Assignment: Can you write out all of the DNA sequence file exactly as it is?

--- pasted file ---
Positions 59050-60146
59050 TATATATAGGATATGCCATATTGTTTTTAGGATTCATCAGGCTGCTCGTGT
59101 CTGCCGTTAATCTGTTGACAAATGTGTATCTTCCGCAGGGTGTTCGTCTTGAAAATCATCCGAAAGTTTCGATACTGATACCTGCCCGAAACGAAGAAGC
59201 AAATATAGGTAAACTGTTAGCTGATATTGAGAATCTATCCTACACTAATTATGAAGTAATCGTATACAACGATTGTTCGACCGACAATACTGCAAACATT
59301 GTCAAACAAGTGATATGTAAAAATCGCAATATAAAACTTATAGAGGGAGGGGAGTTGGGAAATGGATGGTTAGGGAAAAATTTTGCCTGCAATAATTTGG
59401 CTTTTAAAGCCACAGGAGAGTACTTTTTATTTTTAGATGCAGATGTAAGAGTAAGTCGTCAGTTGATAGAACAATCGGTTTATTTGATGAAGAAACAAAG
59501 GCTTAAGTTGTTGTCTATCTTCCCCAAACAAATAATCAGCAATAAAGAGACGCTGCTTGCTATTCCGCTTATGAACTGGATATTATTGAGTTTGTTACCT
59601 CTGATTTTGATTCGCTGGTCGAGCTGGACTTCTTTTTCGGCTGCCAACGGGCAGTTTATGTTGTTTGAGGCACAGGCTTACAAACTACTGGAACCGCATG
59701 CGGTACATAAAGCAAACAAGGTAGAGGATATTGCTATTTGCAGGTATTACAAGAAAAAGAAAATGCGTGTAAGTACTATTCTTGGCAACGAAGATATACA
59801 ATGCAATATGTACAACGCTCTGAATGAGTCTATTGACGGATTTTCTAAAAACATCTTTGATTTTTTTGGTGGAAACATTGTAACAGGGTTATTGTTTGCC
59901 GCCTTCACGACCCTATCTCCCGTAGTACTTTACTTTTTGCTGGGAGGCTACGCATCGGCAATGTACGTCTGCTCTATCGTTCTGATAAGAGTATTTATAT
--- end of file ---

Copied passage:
Positions 59050-60146
59050 TATATATAGGATATGCCATATTGTTTTTAGGATTCATCAGGCTGCTCGTGT
59101 CTGCCGTTAATCTGTTGACAAATGTGTATCTTCCGCAGGGTGTTCGTCTTGAAAATCATCCGAAAGTTTCGATACTGATACCTGCCCGAAACGAAGAAGC
59201 AAATATAGGTAAACTGTTAGCTGATATTGAGAATCTATCCTACACTAATTATGAAGTAATCGTATACAACGATTGTTCGACCGACAATACTGCAAACATT
59301 GTCAAACAAGTGATATGTAAAAATCGCAATATAAAACTTATAGAGGGAGGGGAGTTGGGAAATGGATGGTTAGGGAAAAATTTTGCCTGCAATAATTTGG
59401 CTTTTAAAGCCACAGGAGAGTACTTTTTATTTTTAGATGCAGATGTAAGAGTAAGTCGTCAGTTGATAGAACAATCGGTTTATTTGATGAAGAAACAAAG
59501 GCTTAAGTTGTTGTCTATCTTCCCCAAACAAATAATCAGCAATAAAGAGACGCTGCTTGCTATTCCGCTTATGAACTGGATATTATTGAGTTTGTTACCT
59601 CTGATTTTGATTCGCTGGTCGAGCTGGACTTCTTTTTCGGCTGCCAACGGGCAGTTTATGTTGTTTGAGGCACAGGCTTACAAACTACTGGAACCGCATG
59701 CGGTACATAAAGCAAACAAGGTAGAGGATATTGCTATTTGCAGGTATTACAAGAAAAAGAAAATGCGTGTAAGTACTATTCTTGGCAACGAAGATATACA
59801 ATGCAATATGTACAACGCTCTGAATGAGTCTATTGACGGATTTTCTAAAAACATCTTTGATTTTTTTGGTGGAAACATTGTAACAGGGTTATTGTTTGCC
59901 GCCTTCACGACCCTATCTCCCGTAGTACTTTACTTTTTGCTGGGAGGCTACGCATCGGCAATGTACGTCTGCTCTATCGTTCTGATAAGAGTATTTATAT